Tuesday, September 16, 2014

Execution Matters

I'll draw from the comments of another angler - 'Having a plan is great but execution matters.'  I talked to many anglers after this weekend's tournament and the truth is we all had plans.  Many; if not most,of them were pretty good plans.  I had a pretty good plan.  But let's go back a bit first....

So this year one of my favorite tournaments "PAC Attack" was moved and became the "Golden Meadow Smackdown".  Just happens to encompass my home fishing waters so I think for many I was considered a favorite.  However, this year all the "redfish only" tournaments were eliminated.  My nickname pretty much spells it out for ya - I do better with redfish.  But none the less we worked out a plan.
Scouting started out beautiful:
First Day of Scouting produces a "Grand Slam" four local inshore species.
Second Day a week later was wonderful (but that big cloud in the distance turned into a storm)


After several days of good fishing the fishing buddy and I put our collective minds together and came together with a plan to fish the length of the fishing boundary launching at "Bason's" in Galliano, La and fishing our way south (north wind) to the weigh in in Golden Meadow, La.  All told a 9 to 11 mile stretch depending upon the twisty turns of the marsh.  Everything looked good and our scouting trips had us pretty well "dialed" in.




But there was another wrinkle.  Teal Season is announced long after we have to schedule our events.  And sure enough for the second year in a row they picked our weekend to open teal season.  The one boats that go where kayaks go were going to be all over the Marsh.  Before sunrise and exercising their right to bear arms.  Makes for a nervous kayaker especially when talking to one guy at the launch he said my fishing area, "would likely contain hunters".   What to do?

I called an audible.   And never felt comfortable about my plans again that day.  Meanwhile somewhere on the western shores of Catfish Lake "JCraft" was executing his plan with precision.  By the time I released my first fish (a bull red too big for the tournament) he had already landed three fish.  I was fishing unscouted waters and traveling my fishing buddy's game plan.  And my competition was killing it.

After spending 2 hours without a fish worthy of keeping (I released at least 9 smaller slot reds during the day) I was feeling lost, and uncertain.  I called another audible and decided to head back to my original fishing zone.  The fishing buddy stuck to his plan and fared pretty well.
Just not big enough


I, made several wrong turns and lost another hour.  So it was 11am I had 1 nice red in the bag (photo didn't come out) and that was it.  That's when the most frustrating 2 hours began.  I quickly caught several more 17" reds.  Just not worth keeping.  Then I lost 5 straight fish - several really nice ones.  Finally I landed a 25 inch fish.  Then I lost 4 more straight fish.  I was beside myself.

I "dialed a friend".  He talked me down and with an hour left I got to work.  I promptly caught 2 fish over 20"s.  Not great but heading in the right direction.  The winds were starting to pick up but I was actually sight casting reds because of the shelter from the levee I was fishing right next to.  Finally I was back in my originally planned spot.  And I hooked up with two more beautiful fish that got away.  But then I quickly caught another 25 inch red.  with about 15 minutes to go I finally had 5 fish.  One last cast and I was able to slightly upgrade my smallest.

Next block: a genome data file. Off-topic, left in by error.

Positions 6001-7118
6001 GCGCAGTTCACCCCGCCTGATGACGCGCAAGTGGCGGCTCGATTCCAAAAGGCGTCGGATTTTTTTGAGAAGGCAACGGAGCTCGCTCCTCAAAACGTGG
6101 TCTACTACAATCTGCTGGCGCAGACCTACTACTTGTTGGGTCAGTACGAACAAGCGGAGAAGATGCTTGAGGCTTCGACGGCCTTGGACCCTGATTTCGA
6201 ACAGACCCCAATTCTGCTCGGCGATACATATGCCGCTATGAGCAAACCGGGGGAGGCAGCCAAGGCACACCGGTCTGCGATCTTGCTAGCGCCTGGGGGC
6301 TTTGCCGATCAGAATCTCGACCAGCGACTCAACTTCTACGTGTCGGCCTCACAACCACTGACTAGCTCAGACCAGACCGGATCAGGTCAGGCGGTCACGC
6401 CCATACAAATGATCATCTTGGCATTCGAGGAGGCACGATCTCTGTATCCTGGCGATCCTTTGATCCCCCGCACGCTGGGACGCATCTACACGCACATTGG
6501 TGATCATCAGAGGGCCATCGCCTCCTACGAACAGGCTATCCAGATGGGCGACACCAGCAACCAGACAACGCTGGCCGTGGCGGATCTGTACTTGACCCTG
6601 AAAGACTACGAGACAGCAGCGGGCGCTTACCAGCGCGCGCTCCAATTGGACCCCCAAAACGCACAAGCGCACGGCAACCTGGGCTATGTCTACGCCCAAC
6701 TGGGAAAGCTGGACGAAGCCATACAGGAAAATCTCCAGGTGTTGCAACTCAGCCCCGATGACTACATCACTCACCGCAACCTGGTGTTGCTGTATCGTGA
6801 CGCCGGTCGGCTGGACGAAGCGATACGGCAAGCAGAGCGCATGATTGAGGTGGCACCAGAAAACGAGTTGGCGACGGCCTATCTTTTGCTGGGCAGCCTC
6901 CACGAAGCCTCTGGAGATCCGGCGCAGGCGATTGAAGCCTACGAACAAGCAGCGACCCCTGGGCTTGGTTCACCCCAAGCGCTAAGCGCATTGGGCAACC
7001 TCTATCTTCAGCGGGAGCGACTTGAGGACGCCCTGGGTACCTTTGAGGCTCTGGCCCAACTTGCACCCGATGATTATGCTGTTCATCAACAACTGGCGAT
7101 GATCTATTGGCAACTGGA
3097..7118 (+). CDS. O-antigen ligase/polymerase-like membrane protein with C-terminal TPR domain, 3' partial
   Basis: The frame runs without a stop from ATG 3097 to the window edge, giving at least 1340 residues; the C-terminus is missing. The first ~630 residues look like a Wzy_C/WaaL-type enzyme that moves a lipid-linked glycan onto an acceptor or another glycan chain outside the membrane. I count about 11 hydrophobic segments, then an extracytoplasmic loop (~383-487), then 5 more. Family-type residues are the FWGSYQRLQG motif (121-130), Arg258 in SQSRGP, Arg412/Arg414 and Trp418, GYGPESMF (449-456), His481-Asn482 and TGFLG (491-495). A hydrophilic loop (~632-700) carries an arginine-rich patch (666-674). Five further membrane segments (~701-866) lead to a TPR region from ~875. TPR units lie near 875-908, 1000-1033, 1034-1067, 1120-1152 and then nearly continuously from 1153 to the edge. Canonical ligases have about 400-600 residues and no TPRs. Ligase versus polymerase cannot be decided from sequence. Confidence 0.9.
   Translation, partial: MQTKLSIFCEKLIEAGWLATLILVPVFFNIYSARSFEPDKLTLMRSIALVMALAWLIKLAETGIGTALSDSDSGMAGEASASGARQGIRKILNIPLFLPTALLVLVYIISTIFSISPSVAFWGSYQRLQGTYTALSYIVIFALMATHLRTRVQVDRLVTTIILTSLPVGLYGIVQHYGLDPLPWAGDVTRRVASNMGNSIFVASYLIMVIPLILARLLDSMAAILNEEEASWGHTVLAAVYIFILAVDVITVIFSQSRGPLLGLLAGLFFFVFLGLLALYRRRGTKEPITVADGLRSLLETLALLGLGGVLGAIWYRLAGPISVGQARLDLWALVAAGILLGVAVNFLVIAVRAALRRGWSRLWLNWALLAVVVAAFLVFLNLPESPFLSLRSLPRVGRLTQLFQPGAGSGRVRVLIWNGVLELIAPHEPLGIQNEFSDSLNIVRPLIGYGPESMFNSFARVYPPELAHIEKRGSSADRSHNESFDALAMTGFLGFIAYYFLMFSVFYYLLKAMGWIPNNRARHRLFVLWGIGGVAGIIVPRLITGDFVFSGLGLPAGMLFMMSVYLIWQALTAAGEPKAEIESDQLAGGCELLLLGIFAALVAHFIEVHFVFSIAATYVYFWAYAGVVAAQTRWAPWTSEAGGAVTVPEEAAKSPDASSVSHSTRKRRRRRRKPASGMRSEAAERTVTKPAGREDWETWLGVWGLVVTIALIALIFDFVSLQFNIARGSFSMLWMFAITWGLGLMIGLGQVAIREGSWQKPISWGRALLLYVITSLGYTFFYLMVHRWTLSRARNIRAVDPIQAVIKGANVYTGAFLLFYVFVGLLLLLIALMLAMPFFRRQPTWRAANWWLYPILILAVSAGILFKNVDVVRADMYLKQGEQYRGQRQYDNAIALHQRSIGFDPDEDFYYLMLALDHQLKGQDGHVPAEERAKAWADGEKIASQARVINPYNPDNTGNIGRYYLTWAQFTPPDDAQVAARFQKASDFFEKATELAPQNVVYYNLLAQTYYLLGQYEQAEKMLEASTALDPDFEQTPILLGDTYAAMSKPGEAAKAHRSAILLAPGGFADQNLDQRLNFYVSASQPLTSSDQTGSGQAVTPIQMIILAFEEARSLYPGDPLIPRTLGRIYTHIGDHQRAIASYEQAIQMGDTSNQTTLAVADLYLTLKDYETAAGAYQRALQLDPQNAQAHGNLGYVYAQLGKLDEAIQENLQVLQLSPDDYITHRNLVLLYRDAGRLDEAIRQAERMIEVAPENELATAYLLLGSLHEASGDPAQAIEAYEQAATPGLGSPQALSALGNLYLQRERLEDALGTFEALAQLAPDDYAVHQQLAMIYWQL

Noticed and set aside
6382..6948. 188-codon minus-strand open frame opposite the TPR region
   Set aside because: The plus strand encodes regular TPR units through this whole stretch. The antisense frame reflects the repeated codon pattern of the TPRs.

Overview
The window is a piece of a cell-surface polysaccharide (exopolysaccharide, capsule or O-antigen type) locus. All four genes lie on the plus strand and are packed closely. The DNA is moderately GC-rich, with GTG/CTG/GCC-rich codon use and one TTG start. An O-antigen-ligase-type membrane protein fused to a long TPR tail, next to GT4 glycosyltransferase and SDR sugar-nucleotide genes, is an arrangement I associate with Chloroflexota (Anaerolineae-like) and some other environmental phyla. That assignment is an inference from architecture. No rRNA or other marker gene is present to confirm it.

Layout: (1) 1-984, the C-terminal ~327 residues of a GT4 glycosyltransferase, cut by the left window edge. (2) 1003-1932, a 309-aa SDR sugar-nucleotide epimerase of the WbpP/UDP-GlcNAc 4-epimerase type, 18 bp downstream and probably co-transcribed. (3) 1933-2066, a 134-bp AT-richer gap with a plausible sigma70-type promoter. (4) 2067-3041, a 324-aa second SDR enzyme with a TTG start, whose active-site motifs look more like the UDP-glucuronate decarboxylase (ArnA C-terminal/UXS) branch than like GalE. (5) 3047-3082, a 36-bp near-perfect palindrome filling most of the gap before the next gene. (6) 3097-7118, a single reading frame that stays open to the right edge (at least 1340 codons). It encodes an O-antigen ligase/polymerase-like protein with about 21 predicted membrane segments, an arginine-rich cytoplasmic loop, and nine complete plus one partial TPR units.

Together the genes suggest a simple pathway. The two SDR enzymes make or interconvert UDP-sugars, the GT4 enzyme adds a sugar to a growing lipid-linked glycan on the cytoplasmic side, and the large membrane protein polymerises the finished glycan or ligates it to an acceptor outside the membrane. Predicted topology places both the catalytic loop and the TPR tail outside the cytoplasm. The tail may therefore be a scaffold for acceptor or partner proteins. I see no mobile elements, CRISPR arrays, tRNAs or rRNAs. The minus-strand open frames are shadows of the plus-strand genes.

Then I paddled in - I was tired.  10 miles on the water I was cramping around my elbows but I powered through to the launch. I met a number of other anglers and I could tell several had done well but several had not.  The fishing buddy had talked to a number that didn't seem to have done that well.  My hopes were creeping up.

So back to execution.  For those who think fishing tournaments are about luck.  Think again.  Although there is the occasional guy who shows up and stumbles into fish.  The guys that win again and again - think things through and execute their plans.  I let the teal season get in my head.  It turns out that the shots I heard were not near my area.  It may well have been empty.  If I had gone there when the wind was down - maybe - I find my reds early and get after some trout.  Who knows?

Did I have fun?  Actually not during that day - it was so frustrating.  But like so many events after the heat of battle settles down.  What a day I had!  I caught over a dozen reds.  Hooked up with nearly that many more.  I paddled a dozen miles.  Once again I discovered the ability to overcome myself, the elements, and many of those I competed with.  I'm not sure of the final results yet - I know I wasn't "in the money" but I think I was in the top 10 (update .2lbs out of the money at 6th place - not bad for a "bad day").  There were nearly 40 really good fishermen in that tournament.  Many executed their plans perfectly or "good enough".  Me I can live with the accomplishments I achieved and will be busily making my next plans (in fact I have a call to make!).  I thank God for giving me the health to continue in this sport, I thank him for the friendly faces at the weigh ins and on the water, and I'm thankful for a loving wife who sends me a picture from last year's first place finish to cheer me up!


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